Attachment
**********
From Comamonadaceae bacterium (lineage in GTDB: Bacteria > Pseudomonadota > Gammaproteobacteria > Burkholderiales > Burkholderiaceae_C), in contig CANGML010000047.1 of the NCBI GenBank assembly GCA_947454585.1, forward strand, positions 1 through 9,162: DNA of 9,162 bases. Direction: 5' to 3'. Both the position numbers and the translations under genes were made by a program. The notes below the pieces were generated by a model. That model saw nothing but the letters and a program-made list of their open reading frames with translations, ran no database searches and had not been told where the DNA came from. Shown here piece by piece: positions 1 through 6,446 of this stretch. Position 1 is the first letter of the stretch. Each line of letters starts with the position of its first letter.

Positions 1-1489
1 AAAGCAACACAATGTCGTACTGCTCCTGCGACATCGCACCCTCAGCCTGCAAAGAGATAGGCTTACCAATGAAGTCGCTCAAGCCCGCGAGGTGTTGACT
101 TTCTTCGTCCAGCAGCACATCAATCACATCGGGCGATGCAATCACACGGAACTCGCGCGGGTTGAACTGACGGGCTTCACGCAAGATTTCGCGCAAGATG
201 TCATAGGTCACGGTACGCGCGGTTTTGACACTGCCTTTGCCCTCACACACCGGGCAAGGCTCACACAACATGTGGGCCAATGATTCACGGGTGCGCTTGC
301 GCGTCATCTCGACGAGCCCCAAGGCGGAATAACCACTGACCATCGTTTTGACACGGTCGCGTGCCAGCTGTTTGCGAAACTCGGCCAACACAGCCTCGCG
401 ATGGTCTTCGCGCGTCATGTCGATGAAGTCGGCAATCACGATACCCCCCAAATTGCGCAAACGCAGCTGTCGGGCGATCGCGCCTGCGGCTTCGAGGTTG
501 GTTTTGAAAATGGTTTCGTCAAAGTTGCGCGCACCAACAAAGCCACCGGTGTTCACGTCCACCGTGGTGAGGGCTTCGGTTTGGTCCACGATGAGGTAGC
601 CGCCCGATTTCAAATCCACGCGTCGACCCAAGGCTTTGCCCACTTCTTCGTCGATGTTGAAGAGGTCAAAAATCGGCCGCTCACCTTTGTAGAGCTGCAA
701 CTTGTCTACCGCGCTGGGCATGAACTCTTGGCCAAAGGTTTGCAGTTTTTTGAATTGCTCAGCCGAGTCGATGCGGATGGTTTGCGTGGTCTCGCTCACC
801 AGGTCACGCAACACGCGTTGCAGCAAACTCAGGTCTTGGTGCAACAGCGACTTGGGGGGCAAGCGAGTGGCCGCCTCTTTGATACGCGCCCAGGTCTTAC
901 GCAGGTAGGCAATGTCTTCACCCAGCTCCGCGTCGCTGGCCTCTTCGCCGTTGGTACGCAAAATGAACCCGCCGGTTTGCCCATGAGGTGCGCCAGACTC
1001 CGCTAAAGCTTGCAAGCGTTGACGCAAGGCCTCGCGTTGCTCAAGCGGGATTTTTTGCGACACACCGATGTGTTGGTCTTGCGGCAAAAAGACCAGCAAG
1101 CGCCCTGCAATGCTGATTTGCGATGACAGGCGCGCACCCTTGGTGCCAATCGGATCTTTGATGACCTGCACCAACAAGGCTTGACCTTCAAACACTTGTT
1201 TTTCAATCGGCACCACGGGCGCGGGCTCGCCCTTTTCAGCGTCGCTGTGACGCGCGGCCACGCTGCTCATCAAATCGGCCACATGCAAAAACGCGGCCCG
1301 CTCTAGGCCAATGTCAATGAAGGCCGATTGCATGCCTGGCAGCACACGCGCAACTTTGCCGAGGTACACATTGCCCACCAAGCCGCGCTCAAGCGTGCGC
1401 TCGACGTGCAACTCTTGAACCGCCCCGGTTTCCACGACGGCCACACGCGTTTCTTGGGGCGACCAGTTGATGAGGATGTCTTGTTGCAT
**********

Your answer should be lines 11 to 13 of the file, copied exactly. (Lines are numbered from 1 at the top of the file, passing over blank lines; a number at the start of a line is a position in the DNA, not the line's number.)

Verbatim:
801 AGGTCACGCAACACGCGTTGCAGCAAACTCAGGTCTTGGTGCAACAGCGACTTGGGGGGCAAGCGAGTGGCCGCCTCTTTGATACGCGCCCAGGTCTTAC
901 GCAGGTAGGCAATGTCTTCACCCAGCTCCGCGTCGCTGGCCTCTTCGCCGTTGGTACGCAAAATGAACCCGCCGGTTTGCCCATGAGGTGCGCCAGACTC
1001 CGCTAAAGCTTGCAAGCGTTGACGCAAGGCCTCGCGTTGCTCAAGCGGGATTTTTTGCGACACACCGATGTGTTGGTCTTGCGGCAAAAAGACCAGCAAG